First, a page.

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Physician Fees and Procedure Intensity: The Case of Cesarean Delivery

  • Jon Gruber
  • John Kim
  • Dina Mayzlin

While there is a large literature investigating the response of treatment intensity to Medicare reimbursement differentials, there is much less work on this question for the Medicaid program. The answers for Medicare may not apply in the Medicaid context, since a smaller share of physician's patients will be Medicaid insured, so that income effects from fee changes may be dominated by substitution effects. We investigate the effect of Medicaid fee differentials on the use of cesarean delivery over the 1988-1992 period. We find, in contrast to the backward-bending supply curve implied by the Medicare literature larger fee differentials between cesarean and normal childbirth for the Medicaid program leads to higher cesarean delivery rates. In particular, we find that the lower fee differentials between cesarean and normal childbirth under the Medicaid program than under private insurance can explain between one-half and three-quarters of the difference between Medicaid and private cesarean delivery rates. Our results suggest that Medicaid reimbursement reductions can cause real reductions in the intensity with which Medicaid patients are treated.

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File URL: http://www.nber.org/papers/w6744.pdf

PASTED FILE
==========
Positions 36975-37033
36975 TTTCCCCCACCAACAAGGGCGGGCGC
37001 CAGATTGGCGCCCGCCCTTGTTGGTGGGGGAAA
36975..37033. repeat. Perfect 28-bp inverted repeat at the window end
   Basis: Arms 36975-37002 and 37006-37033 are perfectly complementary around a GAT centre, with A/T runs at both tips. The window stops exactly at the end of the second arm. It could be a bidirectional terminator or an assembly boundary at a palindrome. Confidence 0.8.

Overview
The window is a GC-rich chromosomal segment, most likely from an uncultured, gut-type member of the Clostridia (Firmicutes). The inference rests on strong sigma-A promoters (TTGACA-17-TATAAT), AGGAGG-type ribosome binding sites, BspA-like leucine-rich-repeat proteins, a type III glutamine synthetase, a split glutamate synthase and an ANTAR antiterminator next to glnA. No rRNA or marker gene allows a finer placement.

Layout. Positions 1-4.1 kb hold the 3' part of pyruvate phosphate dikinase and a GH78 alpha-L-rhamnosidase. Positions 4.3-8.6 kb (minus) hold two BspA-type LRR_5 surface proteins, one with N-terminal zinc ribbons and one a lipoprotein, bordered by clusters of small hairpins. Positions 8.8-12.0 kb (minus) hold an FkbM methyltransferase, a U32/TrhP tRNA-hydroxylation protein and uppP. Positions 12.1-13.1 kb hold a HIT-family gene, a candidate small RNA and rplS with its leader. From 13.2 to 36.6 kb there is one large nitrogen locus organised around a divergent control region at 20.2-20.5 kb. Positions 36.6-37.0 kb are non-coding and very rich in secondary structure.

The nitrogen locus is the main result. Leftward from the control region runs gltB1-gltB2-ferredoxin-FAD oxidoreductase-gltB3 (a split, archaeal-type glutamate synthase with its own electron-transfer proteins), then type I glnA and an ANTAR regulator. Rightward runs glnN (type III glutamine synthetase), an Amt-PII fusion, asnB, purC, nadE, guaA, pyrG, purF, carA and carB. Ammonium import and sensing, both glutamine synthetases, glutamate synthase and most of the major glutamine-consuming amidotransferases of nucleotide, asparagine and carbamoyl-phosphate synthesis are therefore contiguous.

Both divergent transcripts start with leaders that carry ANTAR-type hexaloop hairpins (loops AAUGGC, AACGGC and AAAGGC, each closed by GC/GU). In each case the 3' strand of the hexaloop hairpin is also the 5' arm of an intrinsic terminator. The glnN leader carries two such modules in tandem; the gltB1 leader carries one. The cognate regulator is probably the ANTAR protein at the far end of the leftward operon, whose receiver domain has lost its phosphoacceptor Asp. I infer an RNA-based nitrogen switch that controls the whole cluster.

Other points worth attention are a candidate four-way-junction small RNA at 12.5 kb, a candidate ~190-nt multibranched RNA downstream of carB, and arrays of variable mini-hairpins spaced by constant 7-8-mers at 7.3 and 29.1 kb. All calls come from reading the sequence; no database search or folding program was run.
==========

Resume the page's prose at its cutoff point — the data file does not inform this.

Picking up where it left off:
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Paper provided by National Bureau of Economic Research, Inc in its series NBER Working Papers with number 6744.

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Date of creation: Oct 1998
Date of revision:
Publication status: published as Journal of Health Economics, Vol. 18, no. 4 (1999): 473-490.
Handle: RePEc:nbr:nberwo:6744
Note: HC
Contact details of provider: Postal: National Bureau of Economic Research, 1050 Massachusetts Avenue Cambridge, MA 02138, U.S.A.
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Web page: http://www.nber.org
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  1. Jonathan Gruber & Maria Owings, 1994. "Physician Financial Incentives and Cesarean Section Delivery," NBER Working Papers 4933, National Bureau of Economic Research, Inc.
  2. McGuire, Thomas G. & Pauly, Mark V., 1991. "Physician response to fee changes with multiple payers," Journal of Health Economics, Elsevier, vol. 10(4), pages 385-410.
  3. Thomas G. McGuire & Mark V. Pauly, 1991. "Physician Response to Fee Changes with Multiple Payers," Papers 0015, Boston University - Industry Studies Programme.
  4. T Rice & R Labelle, 1989. "Do Physicians Induce Demand for Medical Service?," Centre for Health Economics and Policy Analysis Working Paper Series 18, Centre for Health Economics and Policy Analysis (CHEPA), McMaster University, Hamilton, Canada.
  5. Cromwell, Jerry & Mitchell, Janet B., 1986. "Physician-induced demand for surgery," Journal of Health Economics, Elsevier, vol. 5(4), pages 293-313, December.
  6. Phelps, Charles E., 1986. "Induced demand -- can we ever know its extent?," Journal of Health Economics, Elsevier, vol. 5(4), pages 355-365, December.
  7. Richard D. Auster & Ronald L. Oaxaca, 1981. "Identification of Supplier Induced Demand in the Health Care Sector," Journal of Human Resources, University of Wisconsin Press, vol. 16(3), pages 327-342.
  8. Victor R. Fuchs, 1978. "The Supply of Surgeons and the Demand for Operations," NBER Working Papers 0236, National Bureau of Economic Research, Inc.
  9. J Hurley & R Labelle & T Rice, 1990. "The Relationship Between Physician Fees and the Utilization of Medical Services in Ontario," Centre for Health Economics and Policy Analysis Working Paper Series 1990-04, Centre for Health Economics and Policy Analysis (CHEPA), McMaster University, Hamilton, Canada.
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